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10/12/2013 08:23 GMT | Updated 09/02/2014 05:59 GMT

Ketamine Side Effects, How They Compare To Alcohol

A person holding up a bottle of Ketamine, Horse tranquilliser, UK 2006. (Photo by: PYMCA/UIG via Getty Images)
PYMCA via Getty Images
A person holding up a bottle of Ketamine, Horse tranquilliser, UK 2006. (Photo by: PYMCA/UIG via Getty Images)

The Government has announced plans to upgrade Ketamine from a Class C drug to Class B, with calls for users of the drug to face tougher legal penalties.

The Advisory Council on the Misuse of Drugs is set to make the recommendation after new evidence revealed the damage ketamine, which is best known by the street names K, Special K and Vitamin K, can have on the bladder.

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But as many have highlighted alcohol has damaging effects on the body too, with little regulation.

Last month a study even claimed alcohol is a more dangerous drug than heroin or crack cocaine.

Here we compare the effects of ketamin with alcohol:

KETAMINE

  • Reduce sensations in the body, giving users a floating feeling as if the mind and body have been separated.
  • Make some people physically incapable of moving while under the influence. Other users may feel completely detached from their body and surroundings. This has been likened to having a near-death experience and is sometimes called “entering the k-hole”.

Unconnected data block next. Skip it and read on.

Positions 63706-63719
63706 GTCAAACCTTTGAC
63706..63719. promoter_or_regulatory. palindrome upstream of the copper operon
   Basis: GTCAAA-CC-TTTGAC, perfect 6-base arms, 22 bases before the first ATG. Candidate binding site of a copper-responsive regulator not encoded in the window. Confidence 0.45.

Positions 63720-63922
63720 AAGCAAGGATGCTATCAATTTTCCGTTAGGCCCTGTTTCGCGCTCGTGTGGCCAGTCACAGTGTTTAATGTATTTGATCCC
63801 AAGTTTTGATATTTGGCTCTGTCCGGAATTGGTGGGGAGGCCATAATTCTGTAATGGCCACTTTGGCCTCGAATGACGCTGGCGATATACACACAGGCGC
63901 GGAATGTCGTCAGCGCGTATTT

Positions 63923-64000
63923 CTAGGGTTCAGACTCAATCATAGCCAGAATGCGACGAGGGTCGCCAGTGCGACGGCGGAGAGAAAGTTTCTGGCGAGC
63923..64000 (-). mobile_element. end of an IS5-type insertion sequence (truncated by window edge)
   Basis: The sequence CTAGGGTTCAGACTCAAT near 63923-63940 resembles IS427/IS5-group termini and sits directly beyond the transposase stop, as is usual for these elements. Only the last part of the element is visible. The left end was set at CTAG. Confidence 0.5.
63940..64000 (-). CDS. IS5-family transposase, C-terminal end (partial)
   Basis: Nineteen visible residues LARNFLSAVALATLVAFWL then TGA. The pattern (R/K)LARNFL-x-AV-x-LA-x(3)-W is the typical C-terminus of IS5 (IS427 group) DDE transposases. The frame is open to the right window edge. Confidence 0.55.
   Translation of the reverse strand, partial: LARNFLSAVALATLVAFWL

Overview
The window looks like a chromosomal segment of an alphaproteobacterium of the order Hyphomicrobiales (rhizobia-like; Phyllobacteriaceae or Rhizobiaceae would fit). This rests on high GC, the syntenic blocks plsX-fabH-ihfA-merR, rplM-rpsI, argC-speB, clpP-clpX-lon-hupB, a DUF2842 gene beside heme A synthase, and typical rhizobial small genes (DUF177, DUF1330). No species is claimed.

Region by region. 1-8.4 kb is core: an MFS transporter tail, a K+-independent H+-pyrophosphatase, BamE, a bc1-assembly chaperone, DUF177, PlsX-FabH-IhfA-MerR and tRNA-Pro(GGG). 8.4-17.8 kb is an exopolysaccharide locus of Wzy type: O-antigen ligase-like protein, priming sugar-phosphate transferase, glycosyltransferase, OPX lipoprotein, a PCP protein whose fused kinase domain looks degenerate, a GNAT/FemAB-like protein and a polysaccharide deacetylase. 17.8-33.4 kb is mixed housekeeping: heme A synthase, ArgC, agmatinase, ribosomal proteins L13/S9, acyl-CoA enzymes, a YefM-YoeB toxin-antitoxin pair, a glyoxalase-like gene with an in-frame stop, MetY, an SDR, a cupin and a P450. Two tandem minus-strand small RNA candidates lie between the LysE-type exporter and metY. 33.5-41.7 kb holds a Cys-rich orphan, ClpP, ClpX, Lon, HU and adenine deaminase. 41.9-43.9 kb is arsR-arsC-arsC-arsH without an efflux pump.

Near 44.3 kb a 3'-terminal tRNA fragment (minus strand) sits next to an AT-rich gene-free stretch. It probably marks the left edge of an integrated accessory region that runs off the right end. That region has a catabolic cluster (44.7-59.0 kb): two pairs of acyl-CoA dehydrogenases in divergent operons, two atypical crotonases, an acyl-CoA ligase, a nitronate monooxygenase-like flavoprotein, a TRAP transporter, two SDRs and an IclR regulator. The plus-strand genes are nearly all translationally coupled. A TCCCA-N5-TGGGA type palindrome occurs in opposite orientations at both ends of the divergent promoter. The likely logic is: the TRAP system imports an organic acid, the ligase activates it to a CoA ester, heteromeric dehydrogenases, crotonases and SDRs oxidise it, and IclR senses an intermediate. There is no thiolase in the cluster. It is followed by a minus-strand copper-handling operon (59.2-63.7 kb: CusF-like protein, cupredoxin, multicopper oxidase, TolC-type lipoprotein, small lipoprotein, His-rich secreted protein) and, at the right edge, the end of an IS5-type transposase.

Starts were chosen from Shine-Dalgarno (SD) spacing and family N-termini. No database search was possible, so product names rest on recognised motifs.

• Like LSD, cause changes to how people see and hear things, and hallucinations. Users can ‘trip’ for up to an hour, and after-effects may be felt for some hours.
  • Cause confusion, panic attacks, and depression, plus when taken in large doses it can make existing mental health problems even worse.
  • It has only recently been discovered that ketamine can cause very serious bladder problems with severe pain and difficulty passing urine, and can even result in surgical removal of the bladder. Frequent use can also cause abdominal pains known as ‘K-cramps’.
  • When taken regularly or in large doses it can make existing mental health problems worse and cause confusion, panic attacks and depression.

ALCOHOL

  • Alcohol is a depressant, which means it slows down your body's responses in all kinds of ways. Just enough can make you feel sociable; too much and you’ll have a hangover the next day, and may not even remember what you got up to; and way too much alcohol in a single session could put you in a coma or even kill you
  • Reduced feelings of anxiety and inhibitions, making you feel more sociable.
  • Some exaggeration of whatever mood you're in when you start drinking.
  • Causing a wide range of physical health problems, either as a result of binge drinking or from drinking most days of the week over recommended levels.
  • The problems caused by alcohol include cancers, heart problems, high blood pressure, stroke, liver disease, and falls and other accidents.

Sources: Talk to Frank, DrugScope